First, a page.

I recently had my weekly phone call with my parents, and we talked a little about my girlfriend. I could feel myself cringing a bit through the conversation, eager to change the topic. It wasn’t anything about Megan; rather, this is how I’ve always been with my parents and romantic relationships.
Afterwards, I thought about why that is, and I think I know at least part of the answer: When my parents ask questions about a significant other, they’re not really questions. They’re more like statements that I can either confirm or correct.
For example, instead of asking, “How did you two meet?”, they might say, “Did you meet through your gaming group?”
That’s a pretty mild example; in other cases, they ask a question and immediately answer it, then I give them the actual answer.
Anyway, I really don’t like this form of conversation. I’m happy to answer questions, but I don’t like feeling like I’m constant fixing incorrect assumptions.
So this was going to be my pet peeve. But then I realized….you guessed it….that I do this exact same thing. Which makes it an exponentially higher pet peeve.
My version of it is that I’ll ask a question and offer options for the answer before trailing off. For example, “Are there any elements of climbing etiquette I should know about? Like, coaching when someone’s on the wall, complimenting strangers, etc…?”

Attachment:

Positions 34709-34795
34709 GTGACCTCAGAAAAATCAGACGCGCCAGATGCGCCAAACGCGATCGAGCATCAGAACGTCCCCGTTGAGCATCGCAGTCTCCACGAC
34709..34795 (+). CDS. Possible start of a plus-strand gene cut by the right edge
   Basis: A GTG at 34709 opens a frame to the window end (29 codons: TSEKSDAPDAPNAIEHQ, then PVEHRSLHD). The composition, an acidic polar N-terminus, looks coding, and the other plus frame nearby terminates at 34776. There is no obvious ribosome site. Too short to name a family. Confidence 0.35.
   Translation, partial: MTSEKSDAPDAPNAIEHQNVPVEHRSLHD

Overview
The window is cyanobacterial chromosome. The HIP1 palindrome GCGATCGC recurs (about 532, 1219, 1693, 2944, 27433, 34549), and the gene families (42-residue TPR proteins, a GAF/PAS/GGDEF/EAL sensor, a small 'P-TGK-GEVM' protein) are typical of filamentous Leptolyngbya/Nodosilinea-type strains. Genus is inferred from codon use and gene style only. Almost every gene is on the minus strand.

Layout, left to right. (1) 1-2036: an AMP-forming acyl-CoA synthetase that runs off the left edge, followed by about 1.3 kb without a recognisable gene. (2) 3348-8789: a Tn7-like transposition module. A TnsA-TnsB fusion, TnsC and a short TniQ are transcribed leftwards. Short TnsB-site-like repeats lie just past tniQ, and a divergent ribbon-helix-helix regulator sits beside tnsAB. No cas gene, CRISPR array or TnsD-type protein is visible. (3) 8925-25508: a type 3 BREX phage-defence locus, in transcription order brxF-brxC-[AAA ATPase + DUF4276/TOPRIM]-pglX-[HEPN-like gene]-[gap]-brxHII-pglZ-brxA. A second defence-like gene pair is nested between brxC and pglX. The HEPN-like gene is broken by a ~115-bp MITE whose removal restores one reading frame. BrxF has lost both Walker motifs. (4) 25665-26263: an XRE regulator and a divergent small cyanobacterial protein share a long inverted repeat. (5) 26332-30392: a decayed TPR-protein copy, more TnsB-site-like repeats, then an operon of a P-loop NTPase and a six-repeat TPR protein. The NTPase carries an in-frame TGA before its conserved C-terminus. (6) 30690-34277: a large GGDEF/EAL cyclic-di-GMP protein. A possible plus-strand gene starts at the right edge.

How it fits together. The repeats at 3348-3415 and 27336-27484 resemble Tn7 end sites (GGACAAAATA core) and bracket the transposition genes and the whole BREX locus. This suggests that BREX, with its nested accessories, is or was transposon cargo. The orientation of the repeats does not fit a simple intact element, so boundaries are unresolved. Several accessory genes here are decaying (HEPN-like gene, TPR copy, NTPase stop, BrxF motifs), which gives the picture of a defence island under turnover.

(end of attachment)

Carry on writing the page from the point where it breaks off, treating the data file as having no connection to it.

In my head I’m explaining the question by providing examples (and maybe stalling to give them time to think of an answer). But in reality, the question is usually clear, and if it isn’t, the other person will always ask for a clarification. Also, if they’re stumbling over the answer, that would be a better time to provide examples.
So yeah, I do the exact same thing all the time that bugs me about how my parents talk about relationships. It’s a boomerang of a pet peeve. I almost wonder how many more of my pet peeves are things that bother me because I do them too!
Have you ever realized that you embody your own pet peeve?